However, there are a few important caveats to RRSPs:
You must be on payroll (not just earning dividends) in order to allow RRSP contributions (the CRA will set your annual deduction limit). This may be a factor to consider for entrepreneurs and small business owners who choose to pay their salary via company dividends.
You will eventually pay tax on the money withdrawn in your retirement. The key there is that you will only withdraw as much as you need, which is often less in retirement (no kids, mortgage paid down, etc.), and therefore you will be in a lower tax bracket. The income you earned in your prime is taxed at a lower bracket in retirement, with the added benefit of reducing your tax load in those prime years.
The amount you can contribute each year is set by the CRA. Check with them to find out how much you are allowed to contribute, or you may over-contribute.
For other tax reasons, an RRSP can be converted into a Registered Retirement Income Fund (RRIF), which gives you more flexible access to your retirement savings. The CRA automatically converts all RRSPs to RRIFs when you turn 71, but you may convert earlier than this.
A final note; registered is essentially a reference to the wide recognition of an account’s tax preference by countries other than Canada.
For example, an RRSP earning money from American investments is not taxed by the United States, because of the account’s registered status under our free trade agreements. This makes RRSPs an excellent container for any investing you may do in American equities.
Another example of a registered account is a Registered Education Savings Plan (RESP) as discussed in the previous chapter.
As a general rule, if an account is referred to as “Registered,” it suggests some level of tax protection.
It is a savings account, much like an RRSP, in which you can stash cash, or buy bonds/GICs, funds, or equities. You may have multiple TFSAs with different institutions (for example, a cash TFSA and an investment TFSA), but you are limited by the total amount that you can contribute each year, which is set by the Canada Revenue Agency.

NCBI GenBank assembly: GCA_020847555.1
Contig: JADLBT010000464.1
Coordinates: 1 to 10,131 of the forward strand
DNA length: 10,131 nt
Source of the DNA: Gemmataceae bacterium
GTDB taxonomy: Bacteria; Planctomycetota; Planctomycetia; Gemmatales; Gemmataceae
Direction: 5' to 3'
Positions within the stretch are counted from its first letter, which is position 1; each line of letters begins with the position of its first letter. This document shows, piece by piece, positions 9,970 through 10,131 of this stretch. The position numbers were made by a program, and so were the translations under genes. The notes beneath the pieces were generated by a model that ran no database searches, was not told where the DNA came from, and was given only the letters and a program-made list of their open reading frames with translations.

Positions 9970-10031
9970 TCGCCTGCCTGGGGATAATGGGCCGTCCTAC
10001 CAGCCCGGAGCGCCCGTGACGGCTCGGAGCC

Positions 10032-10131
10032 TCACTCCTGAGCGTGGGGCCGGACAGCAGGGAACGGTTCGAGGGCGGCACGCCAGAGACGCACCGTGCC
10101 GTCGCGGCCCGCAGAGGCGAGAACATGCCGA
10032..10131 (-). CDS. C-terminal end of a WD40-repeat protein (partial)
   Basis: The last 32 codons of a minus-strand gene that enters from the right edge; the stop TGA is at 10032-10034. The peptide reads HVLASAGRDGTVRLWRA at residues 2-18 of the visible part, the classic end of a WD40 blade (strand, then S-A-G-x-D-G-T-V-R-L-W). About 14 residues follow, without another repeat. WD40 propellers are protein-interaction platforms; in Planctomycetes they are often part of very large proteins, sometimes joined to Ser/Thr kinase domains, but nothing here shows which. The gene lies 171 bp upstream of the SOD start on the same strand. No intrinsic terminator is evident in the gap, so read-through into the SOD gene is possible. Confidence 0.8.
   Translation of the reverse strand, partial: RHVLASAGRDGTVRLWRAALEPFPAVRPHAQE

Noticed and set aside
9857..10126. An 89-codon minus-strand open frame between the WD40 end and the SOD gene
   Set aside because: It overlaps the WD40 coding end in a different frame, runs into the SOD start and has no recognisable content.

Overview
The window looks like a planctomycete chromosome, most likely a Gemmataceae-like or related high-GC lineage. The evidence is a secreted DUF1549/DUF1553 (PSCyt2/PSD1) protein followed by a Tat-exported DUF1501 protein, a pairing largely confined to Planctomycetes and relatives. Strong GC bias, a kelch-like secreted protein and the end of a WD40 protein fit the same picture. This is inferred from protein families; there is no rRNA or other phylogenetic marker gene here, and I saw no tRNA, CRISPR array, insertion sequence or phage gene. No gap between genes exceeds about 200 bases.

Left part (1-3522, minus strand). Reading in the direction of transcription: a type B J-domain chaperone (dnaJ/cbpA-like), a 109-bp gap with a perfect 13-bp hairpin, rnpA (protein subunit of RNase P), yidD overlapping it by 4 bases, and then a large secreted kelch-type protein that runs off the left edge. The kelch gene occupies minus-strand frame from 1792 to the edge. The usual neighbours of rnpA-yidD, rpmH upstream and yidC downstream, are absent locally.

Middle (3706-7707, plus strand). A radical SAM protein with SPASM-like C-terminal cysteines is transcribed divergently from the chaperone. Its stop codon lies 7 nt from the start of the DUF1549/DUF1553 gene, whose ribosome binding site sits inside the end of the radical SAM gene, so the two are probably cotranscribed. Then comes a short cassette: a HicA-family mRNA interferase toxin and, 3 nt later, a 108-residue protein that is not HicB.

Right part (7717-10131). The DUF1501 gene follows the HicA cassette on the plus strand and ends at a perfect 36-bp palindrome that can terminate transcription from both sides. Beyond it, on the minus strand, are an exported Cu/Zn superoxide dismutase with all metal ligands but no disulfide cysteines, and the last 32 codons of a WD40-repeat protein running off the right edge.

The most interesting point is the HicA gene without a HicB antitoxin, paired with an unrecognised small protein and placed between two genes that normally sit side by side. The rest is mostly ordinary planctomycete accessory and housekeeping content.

TFSAs were first introduced in 2009, and in the first four years, one could contribute $5,000 per year to their TFSA. In 2013, and 2014, (and again, now in 2016), the annual limit was $5,500, and in 2015, it was a glorious $10,000. This means that if you do not currently have a TFSA, and were 18 before 2009, you have room to contribute $46,500 into a TFSA.
So why is it the preferred vehicle for retirement savings?
Again, it is a tax-preferred account (it’s in the name) like an RRSP, but its tax treatment is different from RRSPs, in that it is the inverse. Money that you contribute to the TFSA has been taxed (in that you earned it and it will be taxed in that year), but after that money enters the TFSA, it will never be taxed again by the CRA.
Example: Calvin earns $97,000 per year as an electrical engineer. He has significant cash savings, and after reading these posts, decides to invest it all in a TFSA.
He invests $46,500 into an investment TFSA, maxing out his contribution room. He deploys the cash into various investment strategies (see Chapter 5) and manages a conservative 6% annual return over the next 25 years, adding the max ($5,500) each year to his TFSA.